I’d like to speak a little bit about asteroids. Asteroids is one of the places where astrobiology really, really counts because the “astro” part the asteroids can collide with planets and have profound effects on biological evolution. The near-Earth asteroids come closer to us than any other objects in space and sometimes collide with our planet. They should be a part, I think, of any long-term plan for the future.

“I was sitting in the porch of the house at the trading station of Vanovara at breakfast time and looking towards the north… suddenly the sky was split in two, and high above the forest the whole northern part of the sky appeared to be covered with fire.” -Farmer Sergei Semenov of the Tunguska event, 1908

Asteroids are important for three reasons: They’re leftover building blocks of the planets, which makes them of great interest to scientists. As a potential resource, they could provide important material such as iron and water in space. And since they do occasionally collide with the Earth, we may someday need to defend our planet against such an impact. It’s only in the last 15 years that we recognized this asteroid impact hazard is serious. We know in particular that the impact 65 million years ago did away with the dinosaurs and, incidentally, with most mammals and most other life forms on Earth at the same time. That could happen again. It is improbable. That is to say, impacts don’t happen very often. But without better knowledge, we cannot be sure that our generation won’t be the one to experience such a threat.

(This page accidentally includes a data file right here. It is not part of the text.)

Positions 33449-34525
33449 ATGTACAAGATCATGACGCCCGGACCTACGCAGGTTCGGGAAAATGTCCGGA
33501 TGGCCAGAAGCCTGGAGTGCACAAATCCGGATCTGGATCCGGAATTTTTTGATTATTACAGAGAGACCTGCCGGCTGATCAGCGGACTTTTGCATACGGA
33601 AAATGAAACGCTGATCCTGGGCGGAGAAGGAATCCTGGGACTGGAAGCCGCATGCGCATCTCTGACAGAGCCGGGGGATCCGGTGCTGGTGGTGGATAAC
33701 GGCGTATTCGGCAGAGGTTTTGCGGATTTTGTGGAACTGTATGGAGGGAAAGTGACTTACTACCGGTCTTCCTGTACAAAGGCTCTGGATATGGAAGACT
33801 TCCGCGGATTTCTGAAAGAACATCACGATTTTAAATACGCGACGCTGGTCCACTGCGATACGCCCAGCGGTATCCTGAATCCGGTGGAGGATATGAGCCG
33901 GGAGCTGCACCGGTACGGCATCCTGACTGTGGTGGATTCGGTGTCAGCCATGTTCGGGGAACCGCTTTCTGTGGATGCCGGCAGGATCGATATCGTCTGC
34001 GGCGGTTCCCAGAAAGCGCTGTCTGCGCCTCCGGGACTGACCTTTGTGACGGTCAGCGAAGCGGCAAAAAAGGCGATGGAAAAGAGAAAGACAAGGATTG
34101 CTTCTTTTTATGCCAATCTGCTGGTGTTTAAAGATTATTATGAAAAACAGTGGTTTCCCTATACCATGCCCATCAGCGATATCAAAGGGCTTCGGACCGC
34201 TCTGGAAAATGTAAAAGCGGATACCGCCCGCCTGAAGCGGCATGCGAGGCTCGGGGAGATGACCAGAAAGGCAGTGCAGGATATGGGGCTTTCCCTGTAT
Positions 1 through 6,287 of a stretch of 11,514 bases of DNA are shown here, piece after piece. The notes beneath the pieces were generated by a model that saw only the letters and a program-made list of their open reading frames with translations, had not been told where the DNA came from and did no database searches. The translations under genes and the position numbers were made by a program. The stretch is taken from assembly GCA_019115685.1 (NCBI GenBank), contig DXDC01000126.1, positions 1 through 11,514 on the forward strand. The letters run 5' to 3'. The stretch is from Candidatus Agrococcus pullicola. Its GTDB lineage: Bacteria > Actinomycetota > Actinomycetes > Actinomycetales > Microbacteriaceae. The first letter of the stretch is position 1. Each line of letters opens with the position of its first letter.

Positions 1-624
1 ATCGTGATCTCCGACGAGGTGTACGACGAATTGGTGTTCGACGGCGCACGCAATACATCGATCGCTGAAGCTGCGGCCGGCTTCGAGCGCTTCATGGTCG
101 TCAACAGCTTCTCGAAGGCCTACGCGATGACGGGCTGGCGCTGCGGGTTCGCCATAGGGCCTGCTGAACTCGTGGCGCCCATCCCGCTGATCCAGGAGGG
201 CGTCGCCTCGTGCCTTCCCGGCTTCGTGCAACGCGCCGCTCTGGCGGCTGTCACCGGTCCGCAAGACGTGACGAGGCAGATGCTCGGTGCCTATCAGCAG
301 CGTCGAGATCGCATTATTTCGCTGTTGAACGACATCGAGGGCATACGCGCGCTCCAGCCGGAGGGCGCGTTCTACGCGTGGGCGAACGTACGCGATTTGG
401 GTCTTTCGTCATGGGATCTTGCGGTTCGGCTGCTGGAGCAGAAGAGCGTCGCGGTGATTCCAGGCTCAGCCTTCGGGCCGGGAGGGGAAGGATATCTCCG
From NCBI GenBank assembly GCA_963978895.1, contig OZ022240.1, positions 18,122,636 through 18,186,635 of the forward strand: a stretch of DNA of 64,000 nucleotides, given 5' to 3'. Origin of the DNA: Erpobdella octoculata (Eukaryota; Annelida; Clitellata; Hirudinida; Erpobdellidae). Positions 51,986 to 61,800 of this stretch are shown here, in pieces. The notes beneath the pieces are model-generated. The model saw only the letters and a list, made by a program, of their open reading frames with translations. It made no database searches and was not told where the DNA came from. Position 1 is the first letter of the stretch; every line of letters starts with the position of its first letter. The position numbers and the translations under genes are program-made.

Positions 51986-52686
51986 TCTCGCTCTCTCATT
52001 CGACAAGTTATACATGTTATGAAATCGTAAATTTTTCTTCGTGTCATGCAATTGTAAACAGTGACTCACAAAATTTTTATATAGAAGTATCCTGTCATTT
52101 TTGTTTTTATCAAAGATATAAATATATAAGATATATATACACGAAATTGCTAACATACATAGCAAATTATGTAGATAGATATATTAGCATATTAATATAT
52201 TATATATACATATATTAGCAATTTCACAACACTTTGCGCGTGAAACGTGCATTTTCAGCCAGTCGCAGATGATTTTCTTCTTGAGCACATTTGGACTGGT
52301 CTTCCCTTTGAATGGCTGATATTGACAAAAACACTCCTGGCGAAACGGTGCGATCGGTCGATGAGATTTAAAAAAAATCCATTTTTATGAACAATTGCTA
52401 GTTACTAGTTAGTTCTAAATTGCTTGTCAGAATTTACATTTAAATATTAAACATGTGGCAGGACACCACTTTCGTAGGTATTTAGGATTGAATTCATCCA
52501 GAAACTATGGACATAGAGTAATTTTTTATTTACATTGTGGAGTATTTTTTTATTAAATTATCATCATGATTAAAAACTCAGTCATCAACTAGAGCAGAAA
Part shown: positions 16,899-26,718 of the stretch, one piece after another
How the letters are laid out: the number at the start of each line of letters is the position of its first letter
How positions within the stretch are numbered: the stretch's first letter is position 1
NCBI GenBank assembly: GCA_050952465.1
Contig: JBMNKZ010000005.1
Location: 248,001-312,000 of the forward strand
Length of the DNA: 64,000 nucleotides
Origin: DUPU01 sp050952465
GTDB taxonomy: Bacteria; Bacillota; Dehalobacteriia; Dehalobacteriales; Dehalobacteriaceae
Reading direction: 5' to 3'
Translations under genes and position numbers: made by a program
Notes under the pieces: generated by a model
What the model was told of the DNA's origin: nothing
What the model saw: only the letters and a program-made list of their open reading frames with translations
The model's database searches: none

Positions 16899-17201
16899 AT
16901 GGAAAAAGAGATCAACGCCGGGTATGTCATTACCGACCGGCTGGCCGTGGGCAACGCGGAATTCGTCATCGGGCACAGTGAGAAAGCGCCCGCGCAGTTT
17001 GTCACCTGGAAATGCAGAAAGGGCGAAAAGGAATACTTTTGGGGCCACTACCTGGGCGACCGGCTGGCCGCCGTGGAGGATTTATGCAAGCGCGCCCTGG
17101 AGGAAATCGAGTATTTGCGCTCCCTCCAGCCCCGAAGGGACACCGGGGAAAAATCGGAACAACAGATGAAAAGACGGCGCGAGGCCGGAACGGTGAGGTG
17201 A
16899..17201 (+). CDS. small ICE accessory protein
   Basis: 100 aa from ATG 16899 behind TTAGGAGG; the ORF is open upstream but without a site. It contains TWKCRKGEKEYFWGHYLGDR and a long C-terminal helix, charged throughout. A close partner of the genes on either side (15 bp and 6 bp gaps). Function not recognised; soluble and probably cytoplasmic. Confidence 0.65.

Fragments of Comet P/Shoemaker-Levy 9 colliding with Jupiter (July 16-24, 1994).
Credit: NASA

Today, NASA, with support from the Air Force and many individuals, is carrying out the Spaceguard survey to find asteroids and chart their orbits before they hit the Earth, to provide decades of warning. And that is going very well. Probably as studies that are under way come to fruition, we will extend that survey to smaller objects and ultimately should be able to predict the next impact – whether it’s a large object that could kill us all, or a small one that would simply obliterate a city.

These are intrinsically unlikely events. We’re not in the business of calculating the probabilities of impact any more. We’re looking at asteroids one at a time and determining if there are any out there that will hit in our lifetime, or our children’s or grandchildren’s lifetime. And the final note is that in addition to searching for asteroids, I think it’s only prudent that we begin to develop the technology for defending ourselves. This is the one natural hazard that we can defend ourselves from. An incoming asteroid, given decades of warning, can be deflected so it will miss the planet entirely. We understand that in principle. It’s probably reasonable that we should start to develop that technology.

One particular proposal that intrigues me is to use one of the three Prometheus missions to do a demonstration. To go to a small asteroid, use the electric propulsion and deflect it a tiny bit, make a measurable change in its orbit, so we can stand up to the people of the world and say, “We’re not only searching for potential threats from asteroids, we’re beginning to develop the technology that ultimately could defend our planet from this sort of threat from space.”

MER flight planning chronicled in the diary of the principal investigator for the science packages, Dr. Steven Squyres: Parts 1 * 2 * 3 * 4 * 5 * 6 * 7 * 8 * 9 * 10 * 11 *12.

Related Web Pages

JPL Rovers
Spirit’s Sol images and slideshow
Opportunity image gallery and slideshow
Mars Berries Once Rich in Iron-Water
NASA’s RATs Go Roving on Mars

Water Signs
Microscopic Imager
Gusev Crater
Pancam– Surveying the Martian Scene
Mössbauer spectrometer
Alpha Proton X-ray Spectrometer